For optimal usage, pair it with Heil PRSM-B Shockmount, Heil PL-2T Boom Arm, Heil Windscreen or BSW RE27POP

7. Telefunken M82

Initially designed as a kick drum mic, it can also be utilized for vocals due to its EQ switch. Because of this, it effectively rivals the different mics around the $400 price range.

It’s a dynamic cardioid microphone with a moving coil, a frequency response between 25Hz to 18kHz and a high max SPL 146dB.

For optimal usage, pair it with the Telefunken M700 Shock Mount.

8. Rode NT2-A

The Rode NT2-A gives you significantly greater adaptability as opposed to the other XLR options mentioned on this list. Firstly, it comes with 3 distinct pickup patterns, omnidirectional, cardioid, and figure 8. The High-Pass Filter can be set to Flat, 40Hz or 80Hz.

The PAD can be changed from 0dB to – 5dB or – 10dB for loud sources. It is additionally accompanied by a Rode SM6 shock mount, a detachable pop filter, 3-pin XLR mic cable and a bag to carry the equipment.

The response frequency ranges from 20Hz to 20kHz and it may be fueled using a 24-volt or a 48-volt phantom power.

Mics with similar functionalities can cost more than double of the price of the Rode NT2-A. making this an incredible value-for-money asset to have.

For optimal usage, pair it with a Rode PSA 1 Swivel Mount Microphone Boom Arm.

9. Shure SM7B

This is the standard for radio broadcasting, meaning that for your podcasting and other related content, this should be the perfect fit.

The SM7B is a dynamic cardioid mic gives a frequency response from 50Hz to 20kHz. It also prevents electromagnetic statis and the noise made by lights and computers, due to its extraordinary design.It comes with a bracket to mount and a windscreen, alongside a built-in shock mount for air suspension. In fact, there is an extra separable A7WS windscreen included in the package too.

Since you essentially get all that you need in one bundle, this is great value-for-money, and similarly incredible sounding podcasting mic. You will still require a preamp with a minimum of 60dB of gain, our suggestion would be to use it with the Cloudlifter for a simple volume lift and limiting background noise.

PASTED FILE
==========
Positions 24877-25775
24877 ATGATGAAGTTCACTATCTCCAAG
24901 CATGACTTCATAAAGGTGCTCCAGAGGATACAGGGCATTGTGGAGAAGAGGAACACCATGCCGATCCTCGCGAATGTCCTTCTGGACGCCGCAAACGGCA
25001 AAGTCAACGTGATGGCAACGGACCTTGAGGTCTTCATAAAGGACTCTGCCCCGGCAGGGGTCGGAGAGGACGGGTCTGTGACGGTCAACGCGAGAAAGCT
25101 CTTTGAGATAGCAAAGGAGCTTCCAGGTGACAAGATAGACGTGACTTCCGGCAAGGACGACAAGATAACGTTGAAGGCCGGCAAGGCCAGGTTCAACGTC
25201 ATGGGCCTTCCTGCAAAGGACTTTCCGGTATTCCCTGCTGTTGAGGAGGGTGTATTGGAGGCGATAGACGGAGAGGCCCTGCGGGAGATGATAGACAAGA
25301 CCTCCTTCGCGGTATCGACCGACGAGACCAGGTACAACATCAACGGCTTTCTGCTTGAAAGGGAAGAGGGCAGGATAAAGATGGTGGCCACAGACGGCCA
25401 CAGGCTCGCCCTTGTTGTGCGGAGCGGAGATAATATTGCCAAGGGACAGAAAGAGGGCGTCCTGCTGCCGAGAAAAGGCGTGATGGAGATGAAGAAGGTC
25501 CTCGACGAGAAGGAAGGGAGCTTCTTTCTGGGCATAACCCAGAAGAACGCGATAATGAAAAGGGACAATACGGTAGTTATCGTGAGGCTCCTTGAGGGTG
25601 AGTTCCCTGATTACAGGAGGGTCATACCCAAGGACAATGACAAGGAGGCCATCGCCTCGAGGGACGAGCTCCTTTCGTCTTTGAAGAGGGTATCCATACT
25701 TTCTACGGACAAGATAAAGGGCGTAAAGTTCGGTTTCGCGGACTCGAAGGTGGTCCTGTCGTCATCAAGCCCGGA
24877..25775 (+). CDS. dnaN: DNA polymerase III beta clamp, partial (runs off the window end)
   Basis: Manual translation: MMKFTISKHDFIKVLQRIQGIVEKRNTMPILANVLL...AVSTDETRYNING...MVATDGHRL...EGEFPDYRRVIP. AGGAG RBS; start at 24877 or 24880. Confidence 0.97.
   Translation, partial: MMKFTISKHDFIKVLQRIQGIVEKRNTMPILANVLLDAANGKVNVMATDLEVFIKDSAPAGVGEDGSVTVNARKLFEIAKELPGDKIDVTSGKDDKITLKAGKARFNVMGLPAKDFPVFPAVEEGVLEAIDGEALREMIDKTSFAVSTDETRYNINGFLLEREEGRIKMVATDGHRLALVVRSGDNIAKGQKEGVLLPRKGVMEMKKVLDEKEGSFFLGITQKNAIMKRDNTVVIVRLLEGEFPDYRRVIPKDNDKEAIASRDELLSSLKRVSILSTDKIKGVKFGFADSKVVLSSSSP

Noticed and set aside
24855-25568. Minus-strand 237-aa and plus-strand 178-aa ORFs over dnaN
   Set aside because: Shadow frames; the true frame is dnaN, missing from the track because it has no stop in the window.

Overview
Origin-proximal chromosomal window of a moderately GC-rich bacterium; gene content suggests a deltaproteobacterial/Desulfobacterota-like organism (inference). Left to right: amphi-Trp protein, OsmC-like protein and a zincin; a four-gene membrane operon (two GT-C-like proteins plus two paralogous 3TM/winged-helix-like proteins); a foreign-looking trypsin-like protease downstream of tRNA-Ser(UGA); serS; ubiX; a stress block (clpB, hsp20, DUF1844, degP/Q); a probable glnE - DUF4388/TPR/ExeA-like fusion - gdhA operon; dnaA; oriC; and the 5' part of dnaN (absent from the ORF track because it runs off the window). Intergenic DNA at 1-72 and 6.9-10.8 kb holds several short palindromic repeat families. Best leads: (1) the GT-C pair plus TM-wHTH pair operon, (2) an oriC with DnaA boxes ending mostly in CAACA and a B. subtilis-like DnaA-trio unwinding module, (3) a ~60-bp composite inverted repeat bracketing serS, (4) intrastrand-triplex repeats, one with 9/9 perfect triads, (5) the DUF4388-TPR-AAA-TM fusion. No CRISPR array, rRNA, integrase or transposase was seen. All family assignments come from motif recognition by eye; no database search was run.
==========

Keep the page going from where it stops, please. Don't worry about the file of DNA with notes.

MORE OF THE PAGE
For optimal usage, pair it with Heil PL-2T Boom Arm and Cloudlifter CL-1 Preamp.

10. Electro-Voice RE20

This is another industry-standard device which means that you can’t go much wrong with it. It is a genuine cardioid dynamic mic that is as good as any condenser in the market. First released in 1989, you probably know more people who use this gadget than you realise

The one of a kind Variable-D option diminishes proximity effect and can suffice with amateurs who are not accustomed to using the mic perfectly. It offers a frequency response from 45Hz to 18Khz, an internal shock mount and pop filter, as well as high-pass filter

Like the other expert level dynamic mics, you’ll need a mic pre-amp to eliminate background noise even when the gain is turned up. A good choice in this regard is the DBX 286s pre-amp. This is the most popular option in the industry which also offers additional features like compression.

For optimal usage, pair it with Electro-Voice 309A Shock Mount, Electro-Voice WS-PL2 Windscreen, Heil PL-2T Boom Arm and DBX 286s Microphone Pre-amp.

11. Electro-Voice RE27N/D

This is an upgraded variant of the Electro Voice RE20 mentioned above. N/D represents neodynium, the component that gives this mic an extra sensitivity of 6dB. There is an extra frequency response of up to 20kHz and it likewise incorporates  switches to calibrate certain frequencies:

This is a solid upgrade over the RE20 that costs just an additional $50. Hence in case you’re confused between these two options from Electro-Voice, this is the option to go for.

For optimal usage, pair it with Electro-Voice 309A Shock Mount and Electro-Voice WS-PL2 Wind

12. Neumann U87

This is the last option on the list but is certainly not the least. This device is in a league of its own, and its market price truly reflects this: more than $3000

It’s a multi-design condenser mic: omnidirectional, cardioid, and figure 8. You additionally get a low frequency to move off and a – 10dB attenuator. It comes in a spectacular wooden box.

Its design is intended to bring out warmth, particularly for vocals and it handles EQ quite decently. This is however not meant for amateurs, so be mindful of this when you decide to purchase it.

For optimal usage, pair it with Neumann EA87 Shock Mount and Neumann WS87 Windscreen.